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Twill patterns are often used for saddle blankets because there is more wool per area than on traditional patterns. It's a difficult style to learn and takes many years to master.
This stunning blanket would have been folded in half to provide additional comfort for the horse. The twill style naturally creates "lazy" or sectional lines which wou...
This is simply a delightful handsome double saddle blanket. Woven around the turn of the last century, it's great - in condition, color, and quality.
This piece was woven from natural un-dyed Merino wool, and if you look closely you can see all of the "lazy" or section lines which were placed so that the blanket would conform nicely over the h...
Antique American Indian double saddle blanket. Woven during the earliest part of the 20th Century. All natural wool color with just a hint of light coral hi-lights which is probably from a vegetal dye. The native wool used in this weaving was hand carded, hand spun and hand dyed.
Beautiful wool was used in this primitive designed Native Amer...
This weaving is part of an Exhibition showing at the Tucson Desert Art Museum January 4 2017 to April 30 2017 – If purchased prior to /or during the Exhibition, the weaving will be available for delivery, as soon as possible after April 30, 2017
Wow! Would you look at the color explosion in this amazing weaving?! The size tells us that this ...
This seemingly simple double saddle blanket has a secret. It is not simple! Woven with several twill techniques, it is stunning! Start at the center of either of the diamonds.. all the way to the absolute center and you 'll appreciate the radiating diamond twill. Do you see it? Click on the image of the big diamond.
Look at the red bands....
Rare Bistie Style Double Saddle Blanket with some natural dyes. Attributed to Daisy Shorty. From the personal Getzwiller Collection. Hand-carded, hand-spun, hand-dyed wool.
Bistie translates to Badlands by the Navajo. This design was recently recognized as its own distinctive style. It's characterized as having a strong central pattern and mu...
Beautiful antique Navajo weaving was woven with Lincoln wool using aniline dyes, featuring red, orange, brown and grey floating diamond motif, making a very dramatic statement. Possibly from the Teec Nos Pos area.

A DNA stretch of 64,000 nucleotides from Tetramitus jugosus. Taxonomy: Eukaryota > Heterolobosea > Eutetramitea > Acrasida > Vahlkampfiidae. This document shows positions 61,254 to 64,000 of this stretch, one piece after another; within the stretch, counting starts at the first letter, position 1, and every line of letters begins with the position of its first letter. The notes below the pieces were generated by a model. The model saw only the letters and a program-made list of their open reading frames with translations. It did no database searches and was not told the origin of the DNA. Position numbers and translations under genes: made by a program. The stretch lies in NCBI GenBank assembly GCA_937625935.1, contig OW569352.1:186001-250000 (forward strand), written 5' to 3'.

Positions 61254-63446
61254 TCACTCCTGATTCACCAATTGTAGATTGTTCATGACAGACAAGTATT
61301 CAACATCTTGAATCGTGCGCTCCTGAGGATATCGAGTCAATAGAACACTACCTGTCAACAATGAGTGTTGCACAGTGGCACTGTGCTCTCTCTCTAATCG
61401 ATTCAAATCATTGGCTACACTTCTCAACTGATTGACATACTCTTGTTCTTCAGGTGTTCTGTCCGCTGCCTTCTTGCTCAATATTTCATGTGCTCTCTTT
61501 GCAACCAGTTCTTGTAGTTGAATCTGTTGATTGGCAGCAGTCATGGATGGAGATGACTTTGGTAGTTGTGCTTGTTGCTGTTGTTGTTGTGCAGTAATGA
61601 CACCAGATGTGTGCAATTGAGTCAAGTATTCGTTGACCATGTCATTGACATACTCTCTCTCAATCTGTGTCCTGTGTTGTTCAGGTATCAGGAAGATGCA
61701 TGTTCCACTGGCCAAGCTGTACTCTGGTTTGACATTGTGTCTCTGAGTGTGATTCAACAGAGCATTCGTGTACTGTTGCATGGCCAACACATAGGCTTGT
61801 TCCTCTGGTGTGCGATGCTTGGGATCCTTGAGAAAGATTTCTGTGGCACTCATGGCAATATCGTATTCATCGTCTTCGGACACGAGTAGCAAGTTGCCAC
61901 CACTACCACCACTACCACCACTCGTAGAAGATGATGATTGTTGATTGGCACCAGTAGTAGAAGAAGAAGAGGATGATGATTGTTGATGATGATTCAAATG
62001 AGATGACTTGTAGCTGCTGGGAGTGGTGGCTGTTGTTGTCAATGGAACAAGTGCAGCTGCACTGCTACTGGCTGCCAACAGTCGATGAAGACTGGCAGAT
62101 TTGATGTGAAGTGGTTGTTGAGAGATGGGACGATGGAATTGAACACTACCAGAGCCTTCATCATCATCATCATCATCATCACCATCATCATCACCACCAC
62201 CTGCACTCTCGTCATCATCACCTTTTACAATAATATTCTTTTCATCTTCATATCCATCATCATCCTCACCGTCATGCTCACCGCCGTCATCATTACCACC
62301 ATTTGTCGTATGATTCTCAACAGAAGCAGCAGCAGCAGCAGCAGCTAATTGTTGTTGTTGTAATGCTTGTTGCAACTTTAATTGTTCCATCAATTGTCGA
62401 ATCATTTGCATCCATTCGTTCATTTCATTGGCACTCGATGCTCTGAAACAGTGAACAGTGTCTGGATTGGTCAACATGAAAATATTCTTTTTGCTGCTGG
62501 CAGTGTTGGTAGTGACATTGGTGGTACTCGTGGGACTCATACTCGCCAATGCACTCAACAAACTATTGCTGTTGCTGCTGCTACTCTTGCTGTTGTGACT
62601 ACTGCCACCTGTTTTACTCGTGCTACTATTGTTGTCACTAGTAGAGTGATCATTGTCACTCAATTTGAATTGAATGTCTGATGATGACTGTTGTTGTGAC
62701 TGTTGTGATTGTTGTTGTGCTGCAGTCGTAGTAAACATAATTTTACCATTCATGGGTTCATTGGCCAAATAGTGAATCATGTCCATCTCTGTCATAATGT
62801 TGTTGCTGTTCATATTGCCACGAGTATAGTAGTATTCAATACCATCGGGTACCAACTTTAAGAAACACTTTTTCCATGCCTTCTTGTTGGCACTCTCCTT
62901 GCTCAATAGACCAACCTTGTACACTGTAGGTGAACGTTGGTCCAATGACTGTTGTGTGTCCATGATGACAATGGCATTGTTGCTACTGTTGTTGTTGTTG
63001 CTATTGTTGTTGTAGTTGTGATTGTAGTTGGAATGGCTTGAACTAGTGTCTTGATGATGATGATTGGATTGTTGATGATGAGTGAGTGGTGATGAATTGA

This weaving was part of an Exhibition showing at the Tucson Desert Art Museum January 4 2017 to April 30 2017. Please look at the D...
This weaving is an Optical Double Saddle Blanket. It is made with natural dyes, and the wool is a Mohair blend.
The design in this optical blanket resembles a rolling block quilting pattern by introducing missionaries to the Navajo.
This weaving was part of an Exhibition showing at the Tucson Desert Art Museum January 4 2017 to April 30 2017. P...
This Navajo double saddle blanket is in like new condition, was never rode! It was hand spun, hand carded Lincoln wool. The colors are aniline dyed with a beautiful natural brown landscape. Finely woven.
As a double saddle blanket this piece would have been folded in half to provide extra padding for the horse's back. Possibly woven in the T...
This Navajo double saddle blanket is in like new condition, never been rode! It was hand spun, hand carded Lincoln wool. The colors are Germantown yarn with a beautiful natural brown landscape. Super finely woven.
As a double saddle blanket this piece would have been folded in half to provide extra padding for the horse's back. Woven in the R...
This Native American Rug was handwoven in the style of an over-sized saddle blanket. Horse and cow head centered in the brown field, surrounded by very even fret work. This unknown weaver had talent! Woven using hand-carded, hand-spun, and hand-dyed native wools.
This weaving was part of the Painting with Wool exhibit and is the catalog by ...